Scientist says to slow aging, choose exercise

By Jan Jarvis

Sum Web
 
Regular exercise slows the effects of aging. But the news is less positive for antioxidant supplements, another popular intervention often adopted by health conscious adults.

The positive effects of vitamins E and C are not clear, said Nathalie Sumien, Ph.D., Associate Professor, Department of Pharmacology and Neuroscience, Institute for Healthy Aging.

“If you’re going to pick one intervention, choose exercise,” she said. “And you don’t have to exercise like crazy or go to the gym every day to see some beneficial results.”

Dr. Sumien spoke on the pros and cons of combining interventions to improve individual’s health span at the 47thAnnual American Aging Association meeting where she delivered theJames A. Joseph Memorial Lecture.

The distinction is awarded to scientists who have made substantial contributions to the field of aging. The memorial lecture is to honor the memory of the late Dr. James A. Joseph, Director of the Neuroscience Laboratory at the USDA-ARS Human Nutrition Research Center on Aging at Tuft’s University, who was a champion of nutrition to promote health aging and prevent disease.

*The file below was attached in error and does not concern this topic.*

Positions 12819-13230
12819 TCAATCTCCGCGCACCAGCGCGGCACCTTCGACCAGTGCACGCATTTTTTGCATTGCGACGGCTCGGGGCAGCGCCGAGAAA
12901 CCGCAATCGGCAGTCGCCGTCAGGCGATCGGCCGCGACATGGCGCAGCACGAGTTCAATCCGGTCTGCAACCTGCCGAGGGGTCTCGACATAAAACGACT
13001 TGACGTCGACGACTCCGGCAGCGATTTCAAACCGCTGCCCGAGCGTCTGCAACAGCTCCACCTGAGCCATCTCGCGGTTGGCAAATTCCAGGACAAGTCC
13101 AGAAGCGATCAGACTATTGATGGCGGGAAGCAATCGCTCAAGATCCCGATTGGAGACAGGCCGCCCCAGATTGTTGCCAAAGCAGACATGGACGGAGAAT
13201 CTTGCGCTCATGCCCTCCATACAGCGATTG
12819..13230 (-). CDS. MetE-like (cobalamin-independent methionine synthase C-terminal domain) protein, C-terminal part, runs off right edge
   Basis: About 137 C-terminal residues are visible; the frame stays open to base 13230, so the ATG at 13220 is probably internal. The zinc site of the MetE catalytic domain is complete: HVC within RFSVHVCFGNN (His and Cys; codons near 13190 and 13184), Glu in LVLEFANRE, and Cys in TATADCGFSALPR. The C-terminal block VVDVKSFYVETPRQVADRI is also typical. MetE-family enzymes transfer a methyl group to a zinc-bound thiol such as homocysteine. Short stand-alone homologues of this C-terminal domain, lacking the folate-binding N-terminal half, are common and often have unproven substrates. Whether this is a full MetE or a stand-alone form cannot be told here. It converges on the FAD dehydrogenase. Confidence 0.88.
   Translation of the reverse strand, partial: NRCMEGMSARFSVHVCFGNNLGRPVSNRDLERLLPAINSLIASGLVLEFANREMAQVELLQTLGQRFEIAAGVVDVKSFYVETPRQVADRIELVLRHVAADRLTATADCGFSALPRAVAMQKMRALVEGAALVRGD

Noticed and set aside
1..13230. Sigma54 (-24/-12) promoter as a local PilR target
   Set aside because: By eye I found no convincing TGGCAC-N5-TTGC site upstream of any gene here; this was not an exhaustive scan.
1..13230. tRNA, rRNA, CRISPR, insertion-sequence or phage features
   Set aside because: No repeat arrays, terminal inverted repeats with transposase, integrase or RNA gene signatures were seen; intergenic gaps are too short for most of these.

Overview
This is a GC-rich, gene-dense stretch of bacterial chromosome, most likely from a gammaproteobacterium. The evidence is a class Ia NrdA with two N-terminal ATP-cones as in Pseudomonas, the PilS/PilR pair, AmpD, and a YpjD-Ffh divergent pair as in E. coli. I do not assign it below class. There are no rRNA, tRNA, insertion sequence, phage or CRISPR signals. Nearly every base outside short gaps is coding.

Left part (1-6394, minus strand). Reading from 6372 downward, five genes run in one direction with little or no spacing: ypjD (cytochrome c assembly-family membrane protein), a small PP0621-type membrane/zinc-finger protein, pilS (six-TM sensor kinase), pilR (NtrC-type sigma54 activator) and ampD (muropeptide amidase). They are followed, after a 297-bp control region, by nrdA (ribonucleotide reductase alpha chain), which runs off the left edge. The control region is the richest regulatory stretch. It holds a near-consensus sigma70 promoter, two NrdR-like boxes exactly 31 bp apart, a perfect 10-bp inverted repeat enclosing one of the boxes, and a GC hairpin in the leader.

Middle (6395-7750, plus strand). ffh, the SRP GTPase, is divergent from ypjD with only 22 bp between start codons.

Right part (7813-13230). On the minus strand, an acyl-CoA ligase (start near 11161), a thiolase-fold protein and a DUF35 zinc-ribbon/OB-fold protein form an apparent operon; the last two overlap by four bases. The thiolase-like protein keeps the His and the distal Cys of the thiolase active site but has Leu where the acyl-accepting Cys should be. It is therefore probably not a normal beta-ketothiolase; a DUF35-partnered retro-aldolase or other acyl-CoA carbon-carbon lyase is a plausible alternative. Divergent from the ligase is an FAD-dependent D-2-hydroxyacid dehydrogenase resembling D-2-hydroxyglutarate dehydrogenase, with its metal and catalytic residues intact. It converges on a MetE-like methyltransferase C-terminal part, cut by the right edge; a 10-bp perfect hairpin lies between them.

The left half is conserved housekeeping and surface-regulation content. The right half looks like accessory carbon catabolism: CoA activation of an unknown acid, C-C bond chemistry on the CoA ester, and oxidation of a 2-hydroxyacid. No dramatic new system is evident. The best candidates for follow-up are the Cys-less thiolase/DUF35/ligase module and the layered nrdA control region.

After studying aging for 22 years, Dr. Sumien said regular exercise has been shown to be quite beneficial to slow down or reverse the aging process. Even simply, walking at a moderate pace for three miles on the treadmill or outside regularly is enough to make an impact.

Although people who are health conscious often combine multiple interventions hoping for a better result, the interaction between exercise and antioxidants remains unknown and may lead to negative effects, she said. In her lab, Dr. Sumien is studying the effects of antioxidants on the benefits of exercise and cognitive function in a mouse model of brain aging.

“If you take antioxidants you might decrease the positive impact you get from exercising,” she said. “More interventions might not mean you’ll see a better outcome.”

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